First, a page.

DENVER (Reuters) - President Barack Obama sought to rally public support for proposed background checks for all gun buyers, touting new gun control measures enacted in Colorado - the scene of two of the deadliest gun massacres in American history - as "a model of what's possible."
Obama is aiming to revive stalled momentum in Congress for several gun control measures, including universal background checks for gun buyers, that he called for after a gunman killed 20 children and six adults at a Connecticut school in December. The Senate is set to take up gun control next week.
Speaking in a Western state that Obama noted has a strong tradition of gun ownership and hunting, the president said that taking action to reduce gun violence does not have to infringe on Americans' gun rights, enshrined in the Constitution's Second Amendment.
"There doesn't have to be a conflict between protecting our citizens and protecting our Second Amendment rights," Obama told a cheering crowd in Denver.
Democratic Governor John Hickenlooper last month signed into law legislation passed by Colorado legislators to require universal background checks for gun buyers and ban ammunition magazines with more than 15 rounds.
"I've come to Denver today in particular because Colorado is proving a model of what's possible," Obama said, adding that the state has shown that "practical progress" can be made.
Obama met privately with law enforcement and elected officials as well as relatives of victims of two Colorado mass shootings: at a movie theater last year in the Denver suburb of Aurora and at Columbine High School in 1999.
Obama devoted most of his speech at the Denver Police Academy to trying to build the case for expanding the existing background checks to cover all gun buyers. Loopholes in the law have exempted many gun buyers from such checks.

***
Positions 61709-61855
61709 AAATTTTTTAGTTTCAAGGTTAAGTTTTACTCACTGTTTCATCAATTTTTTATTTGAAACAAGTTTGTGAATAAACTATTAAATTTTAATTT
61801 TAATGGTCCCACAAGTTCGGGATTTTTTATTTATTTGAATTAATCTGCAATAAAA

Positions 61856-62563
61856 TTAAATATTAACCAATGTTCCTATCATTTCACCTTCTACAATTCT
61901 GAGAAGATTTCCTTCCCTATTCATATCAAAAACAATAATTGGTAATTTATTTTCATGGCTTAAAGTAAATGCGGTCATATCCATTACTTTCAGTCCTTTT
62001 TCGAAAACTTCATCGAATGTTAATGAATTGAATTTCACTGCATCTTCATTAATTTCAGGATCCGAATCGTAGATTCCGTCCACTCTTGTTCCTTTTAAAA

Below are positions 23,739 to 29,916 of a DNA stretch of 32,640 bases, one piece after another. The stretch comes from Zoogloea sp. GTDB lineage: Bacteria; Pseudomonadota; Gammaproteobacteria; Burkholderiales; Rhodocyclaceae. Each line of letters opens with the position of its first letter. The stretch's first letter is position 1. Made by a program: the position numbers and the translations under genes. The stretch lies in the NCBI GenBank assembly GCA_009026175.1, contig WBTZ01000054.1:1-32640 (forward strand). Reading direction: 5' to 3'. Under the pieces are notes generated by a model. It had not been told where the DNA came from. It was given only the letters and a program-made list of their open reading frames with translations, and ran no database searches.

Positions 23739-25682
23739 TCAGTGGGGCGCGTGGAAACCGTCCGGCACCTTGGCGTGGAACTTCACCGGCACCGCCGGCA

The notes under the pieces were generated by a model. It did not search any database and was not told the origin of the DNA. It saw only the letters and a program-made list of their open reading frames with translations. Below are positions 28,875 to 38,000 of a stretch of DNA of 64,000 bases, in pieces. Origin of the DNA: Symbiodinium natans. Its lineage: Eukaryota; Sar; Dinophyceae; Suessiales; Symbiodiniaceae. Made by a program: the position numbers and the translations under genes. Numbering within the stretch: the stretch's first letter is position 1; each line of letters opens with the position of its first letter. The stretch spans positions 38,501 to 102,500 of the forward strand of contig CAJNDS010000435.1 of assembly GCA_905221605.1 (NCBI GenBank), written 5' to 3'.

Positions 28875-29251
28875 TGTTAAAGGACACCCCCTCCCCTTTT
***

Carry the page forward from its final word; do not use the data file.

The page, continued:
"Now understand, nobody is talking about creating an entirely new system. We are simply talking about plugging holes, sealing a porous system that isn't working as well as it should," Obama said.
"If you want to buy a gun, whether it's from a licensed dealer or a private seller, you should at least have to pass a background check to show you're not a criminal or someone legally prohibited from buying one. And that's just common sense," Obama added.
No major gun legislation has passed the U.S. Congress since 1994, but Obama has made gun control one of his top legislative priorities. Opinion polls show strong support for background checks and other gun control proposals, but gun rights advocates led by the National Rifle Association have lobbied fiercely against any new measures.
In Denver, Obama mentioned some of his other gun control proposals - reinstating the ban on assault weapons and cracking down on high-capacity ammunition clips - that already appear to have little chance of passing the Democratic-led Senate, let alone the Republican-controlled House of Representatives.
"I don't believe that weapons designed for theaters of war have a place in movie theaters. Most Americans agree with that," Obama said.
Obama urged Americans to call their senators and House members to ask where they stand and demand votes on his proposals. "There are already some senators back in Washington floating the idea that they might use obscure procedural stunts to prevent or delay any of these votes on reform," Obama said.
Obama drew applause when he pressed for the assault weapon ban despite its bleak prospects in the Senate. At least 15 of the 55-member Senate Democratic caucus are expected to join all the chamber's 45 Republicans to reject the measure.
Even a bipartisan measure to crack down on gun trafficking may be in trouble, according to congressional aides, because of a possible change being pushed by the NRA to weaken it.
The only provision that appears to have strong bipartisan support is a relatively minor one that would provide schools $40 million a year for 10 years to bolster security. This drew Republican backing only after Democrats slashed the proposed price by more than a half.
Obama met with two representatives of hunters' groups in Colorado. The president said he has received "stacks of letters" from gun owners who want gun violence stopped. Obama urged Americans on both sides of the gun debate to listen to each other and try to be more empathetic.
Obama plans to visit Connecticut next week to continue his push for action on reducing gun violence. Connecticut legislators were expected to vote on Wednesday on proposals to expand a state ban on assault weapons and require registration of high-capacity clips.
Additional reporting by Roberta Rampton and Thomas Ferraro; Editing by Will Dunham